I always had a sense that I would fall in love with Tokyo. In retrospect I guess it's not that surprising. I was of the generation that had grown up in the '80s when Japan was ascendant (born aloft by a bubble whose burst crippled its economy for decades), and I'd fed on a steady diet of anime and samurai films.
When I think about my own relationships to the women that I really loved, it feels like that love, even after we've broken up and we're no longer speaking, that love never goes away. No one told me that.
A young person, or someone who's writing in a different way - in some ways you could say, eventually someone will find them. Eventually someone will hear them. But it's good a lot of young people persevere. Because sometimes you have to send something out a thousand times before anyone recognizes your value.
I don't think I could have tackled 'The Pura Principle' until now. It takes me about twenty years to come to term with any difficult period in my life, to get enough of a grasp on it to fictionalize it.
Artists are not cheerleaders, and we're not the heads of tourism boards. We expose and discuss what is problematic, what is contradictory, what is hurtful and what is silenced in the culture we're in.
My thing is every generation of Americans has to answer what we call the 'Superman Question.' Superman comes, lands in America. He's illegal. He's one of these kids. He's wrapped up in a red bullfighter's cape. And you've got to decide what we're gonna do with Superman.
Love is understood, in a historical way, as one of the great human vocations - but its counterspell has always been infidelity. This terrible, terrible betrayal that can tear apart not only another person, not only oneself, but whole families.
I write incredibly slowly. And, on top of that, I spent my entire youth and twenties working like a dog, so one of the things that happened when I finished 'Drown' was that I got busy living. I'd never travelled, I'd never seen anything. So I did as much travelling as my job teaching would allow.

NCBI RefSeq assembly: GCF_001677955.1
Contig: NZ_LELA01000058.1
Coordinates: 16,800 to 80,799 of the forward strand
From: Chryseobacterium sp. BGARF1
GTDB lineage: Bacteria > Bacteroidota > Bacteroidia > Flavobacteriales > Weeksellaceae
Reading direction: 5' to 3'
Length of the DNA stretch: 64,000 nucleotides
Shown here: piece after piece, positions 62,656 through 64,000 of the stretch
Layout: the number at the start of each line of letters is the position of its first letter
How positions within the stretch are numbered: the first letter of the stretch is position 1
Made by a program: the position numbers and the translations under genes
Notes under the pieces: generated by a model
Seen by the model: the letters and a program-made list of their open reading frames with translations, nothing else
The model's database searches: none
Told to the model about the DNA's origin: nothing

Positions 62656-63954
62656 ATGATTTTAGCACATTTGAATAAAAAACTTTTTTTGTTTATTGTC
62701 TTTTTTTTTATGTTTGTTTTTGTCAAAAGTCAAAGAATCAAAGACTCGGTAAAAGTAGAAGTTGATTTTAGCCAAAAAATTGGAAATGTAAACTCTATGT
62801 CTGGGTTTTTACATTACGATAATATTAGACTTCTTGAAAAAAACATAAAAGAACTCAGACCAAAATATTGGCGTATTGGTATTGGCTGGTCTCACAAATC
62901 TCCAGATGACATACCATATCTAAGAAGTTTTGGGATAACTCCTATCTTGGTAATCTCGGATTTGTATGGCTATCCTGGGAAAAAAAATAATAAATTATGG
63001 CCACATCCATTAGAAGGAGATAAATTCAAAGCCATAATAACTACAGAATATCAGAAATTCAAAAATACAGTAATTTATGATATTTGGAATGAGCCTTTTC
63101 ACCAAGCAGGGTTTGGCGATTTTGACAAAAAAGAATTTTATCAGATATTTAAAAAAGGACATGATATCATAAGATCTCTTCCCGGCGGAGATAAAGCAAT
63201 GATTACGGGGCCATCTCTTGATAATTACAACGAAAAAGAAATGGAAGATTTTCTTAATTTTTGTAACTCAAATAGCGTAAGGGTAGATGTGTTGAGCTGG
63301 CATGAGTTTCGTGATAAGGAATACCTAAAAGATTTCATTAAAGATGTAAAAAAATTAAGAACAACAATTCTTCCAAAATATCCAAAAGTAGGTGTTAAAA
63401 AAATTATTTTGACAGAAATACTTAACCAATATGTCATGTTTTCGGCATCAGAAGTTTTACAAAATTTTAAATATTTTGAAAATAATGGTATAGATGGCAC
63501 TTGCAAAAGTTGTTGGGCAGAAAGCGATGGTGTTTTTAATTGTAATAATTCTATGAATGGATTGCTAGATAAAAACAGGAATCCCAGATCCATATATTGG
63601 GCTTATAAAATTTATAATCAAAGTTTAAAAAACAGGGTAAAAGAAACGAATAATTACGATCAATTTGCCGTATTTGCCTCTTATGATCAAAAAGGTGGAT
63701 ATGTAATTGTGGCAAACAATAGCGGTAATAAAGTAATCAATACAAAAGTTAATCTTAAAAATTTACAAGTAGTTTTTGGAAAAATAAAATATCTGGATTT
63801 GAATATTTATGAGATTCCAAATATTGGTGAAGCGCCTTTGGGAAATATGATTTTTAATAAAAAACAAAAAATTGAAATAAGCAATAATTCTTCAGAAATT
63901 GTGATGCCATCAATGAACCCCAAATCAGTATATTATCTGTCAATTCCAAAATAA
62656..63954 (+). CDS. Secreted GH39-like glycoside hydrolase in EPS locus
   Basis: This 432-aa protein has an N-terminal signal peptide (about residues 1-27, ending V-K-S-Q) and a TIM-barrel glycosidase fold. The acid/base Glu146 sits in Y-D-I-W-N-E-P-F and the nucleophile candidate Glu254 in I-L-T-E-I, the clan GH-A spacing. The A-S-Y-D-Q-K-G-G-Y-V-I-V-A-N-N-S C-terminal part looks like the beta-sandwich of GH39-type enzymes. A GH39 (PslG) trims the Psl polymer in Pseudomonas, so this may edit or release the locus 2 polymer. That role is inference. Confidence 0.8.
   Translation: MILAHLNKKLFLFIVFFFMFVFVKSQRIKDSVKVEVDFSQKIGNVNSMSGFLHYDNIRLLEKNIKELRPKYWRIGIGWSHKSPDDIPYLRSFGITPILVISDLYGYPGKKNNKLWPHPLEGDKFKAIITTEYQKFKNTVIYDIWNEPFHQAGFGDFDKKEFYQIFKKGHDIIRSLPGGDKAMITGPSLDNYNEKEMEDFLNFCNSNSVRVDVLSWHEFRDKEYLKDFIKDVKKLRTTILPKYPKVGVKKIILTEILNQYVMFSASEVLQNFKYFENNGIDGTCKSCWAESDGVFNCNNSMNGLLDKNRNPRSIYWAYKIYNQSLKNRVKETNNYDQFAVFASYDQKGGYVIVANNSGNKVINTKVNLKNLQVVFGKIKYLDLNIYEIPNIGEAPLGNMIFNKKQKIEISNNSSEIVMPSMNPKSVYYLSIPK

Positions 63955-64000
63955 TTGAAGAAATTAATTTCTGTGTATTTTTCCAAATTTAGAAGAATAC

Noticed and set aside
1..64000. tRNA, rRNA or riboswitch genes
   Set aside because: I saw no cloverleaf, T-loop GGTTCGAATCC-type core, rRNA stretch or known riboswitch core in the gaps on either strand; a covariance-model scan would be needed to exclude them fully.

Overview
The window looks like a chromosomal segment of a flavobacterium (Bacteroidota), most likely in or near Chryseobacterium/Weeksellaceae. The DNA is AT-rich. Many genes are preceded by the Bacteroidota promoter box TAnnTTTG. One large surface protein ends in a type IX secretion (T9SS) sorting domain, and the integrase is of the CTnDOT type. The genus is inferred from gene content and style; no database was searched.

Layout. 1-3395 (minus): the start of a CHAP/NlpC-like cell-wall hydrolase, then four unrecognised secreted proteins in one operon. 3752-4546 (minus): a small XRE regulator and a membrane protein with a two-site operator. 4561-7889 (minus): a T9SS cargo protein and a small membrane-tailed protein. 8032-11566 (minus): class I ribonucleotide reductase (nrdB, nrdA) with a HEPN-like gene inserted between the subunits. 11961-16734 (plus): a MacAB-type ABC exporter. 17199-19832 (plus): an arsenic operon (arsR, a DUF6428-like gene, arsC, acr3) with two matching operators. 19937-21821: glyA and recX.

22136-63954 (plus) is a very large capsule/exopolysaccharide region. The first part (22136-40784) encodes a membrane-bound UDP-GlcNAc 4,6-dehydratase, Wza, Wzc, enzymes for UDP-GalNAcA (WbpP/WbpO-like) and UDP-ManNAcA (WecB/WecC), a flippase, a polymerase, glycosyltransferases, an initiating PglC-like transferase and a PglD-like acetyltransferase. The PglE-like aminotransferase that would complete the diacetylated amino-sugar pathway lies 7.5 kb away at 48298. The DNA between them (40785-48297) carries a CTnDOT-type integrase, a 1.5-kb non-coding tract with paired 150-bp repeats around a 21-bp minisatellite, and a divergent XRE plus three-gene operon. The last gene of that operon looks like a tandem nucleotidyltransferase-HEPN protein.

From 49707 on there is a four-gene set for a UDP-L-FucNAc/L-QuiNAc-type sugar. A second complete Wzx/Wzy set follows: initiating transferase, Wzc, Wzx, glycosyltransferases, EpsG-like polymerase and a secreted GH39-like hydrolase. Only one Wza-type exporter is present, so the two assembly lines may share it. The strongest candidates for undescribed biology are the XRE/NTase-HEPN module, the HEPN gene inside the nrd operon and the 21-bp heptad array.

Students teach all sorts of things but most importantly they make explicit the courage that it takes to be a learner, the courage it takes to open yourself to the transformative power of real learning and that courage I am exposed to almost every day at MIT and that I'm deeply grateful for.
There are a couple of strategies for writing about an absence or writing about a loss. One can create the person that was lost, develop the character of the fiancee. There's another strategy that one can employ, maybe riskier... Make the reader suffer the loss of the character in a more literal way.
The one thing about being a dude and writing from a female perspective is that the baseline is, you suck. The baseline is it takes so long for you to work those atrophied muscles - for you to get on parity with what women's representations of men are.
Cities produce love and yet feel none. A strange thing when you think about it, but perhaps fitting. Cities need that love more than most of us care to imagine. Cities, after all, for all their massiveness, all their there-ness, are acutely vulnerable.
In fact, looking at the darkest sides of the United States has only made me appreciate the things that we do right, the things that we do beautifully. We are, for all of our mistakes and all of our crimes, a remarkable place.
My thing is, I'm just way too harsh. It's an enormous impediment, and that's just the truth of it. It doesn't make me any better, make me any worse, it certainly isn't more valorous. I have a character defect, man.
It wasn't that I couldn't write. I wrote every day. I actually worked really hard at writing. At my desk by 7 A.M., would work a full eight and more. Scribbled at the dinner table, in bed, on the toilet, on the No. 6 train, at Shea Stadium. I did everything I could. But none of it worked.
In the end, all worlds, whether they're set in the future or in New Jersey of today, are fictions. Sure, you don't got to do too much work to build a mundane world, but don't get it twisted: you still got to do some work.
We have a whole bunch of young people and a whole bunch of families. Are we going to disrupt these families and tear them apart? Or are we going think, like, listen - these people are here. We've got to deal with this reality. We've got to extend the franchise.